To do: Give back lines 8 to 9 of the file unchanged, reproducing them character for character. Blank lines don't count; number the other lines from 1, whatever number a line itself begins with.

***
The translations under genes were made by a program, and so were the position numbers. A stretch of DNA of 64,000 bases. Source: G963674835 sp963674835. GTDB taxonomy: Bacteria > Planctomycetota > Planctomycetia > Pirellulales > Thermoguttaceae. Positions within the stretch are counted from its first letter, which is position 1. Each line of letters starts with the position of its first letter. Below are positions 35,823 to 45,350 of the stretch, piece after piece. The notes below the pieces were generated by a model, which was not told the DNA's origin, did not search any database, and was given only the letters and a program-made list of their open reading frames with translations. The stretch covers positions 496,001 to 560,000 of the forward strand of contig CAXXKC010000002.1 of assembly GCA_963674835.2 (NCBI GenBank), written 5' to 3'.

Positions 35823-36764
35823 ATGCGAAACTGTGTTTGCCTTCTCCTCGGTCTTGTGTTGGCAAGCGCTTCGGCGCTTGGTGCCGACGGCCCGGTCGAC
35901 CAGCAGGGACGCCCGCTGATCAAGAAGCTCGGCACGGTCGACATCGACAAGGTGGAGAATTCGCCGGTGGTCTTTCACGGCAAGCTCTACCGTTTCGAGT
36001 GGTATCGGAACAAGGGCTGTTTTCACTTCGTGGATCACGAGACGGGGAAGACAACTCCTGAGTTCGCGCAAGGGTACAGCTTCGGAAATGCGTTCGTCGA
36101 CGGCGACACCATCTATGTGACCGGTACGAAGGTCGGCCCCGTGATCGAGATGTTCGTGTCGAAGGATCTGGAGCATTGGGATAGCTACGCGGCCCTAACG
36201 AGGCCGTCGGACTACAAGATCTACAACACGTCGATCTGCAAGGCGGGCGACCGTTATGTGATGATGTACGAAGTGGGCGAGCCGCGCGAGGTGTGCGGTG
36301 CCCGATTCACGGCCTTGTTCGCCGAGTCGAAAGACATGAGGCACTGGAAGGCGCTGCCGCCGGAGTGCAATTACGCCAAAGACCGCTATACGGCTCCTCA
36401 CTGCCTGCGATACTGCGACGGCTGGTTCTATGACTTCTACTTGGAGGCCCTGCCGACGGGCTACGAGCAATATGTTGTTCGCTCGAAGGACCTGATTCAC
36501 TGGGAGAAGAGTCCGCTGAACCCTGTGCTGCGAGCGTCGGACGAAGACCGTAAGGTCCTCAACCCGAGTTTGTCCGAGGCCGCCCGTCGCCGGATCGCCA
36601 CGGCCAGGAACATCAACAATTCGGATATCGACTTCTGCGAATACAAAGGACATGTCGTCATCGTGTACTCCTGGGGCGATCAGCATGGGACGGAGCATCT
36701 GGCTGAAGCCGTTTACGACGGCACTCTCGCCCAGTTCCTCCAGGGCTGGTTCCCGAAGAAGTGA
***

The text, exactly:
36301 CCCGATTCACGGCCTTGTTCGCCGAGTCGAAAGACATGAGGCACTGGAAGGCGCTGCCGCCGGAGTGCAATTACGCCAAAGACCGCTATACGGCTCCTCA
36401 CTGCCTGCGATACTGCGACGGCTGGTTCTATGACTTCTACTTGGAGGCCCTGCCGACGGGCTACGAGCAATATGTTGTTCGCTCGAAGGACCTGATTCAC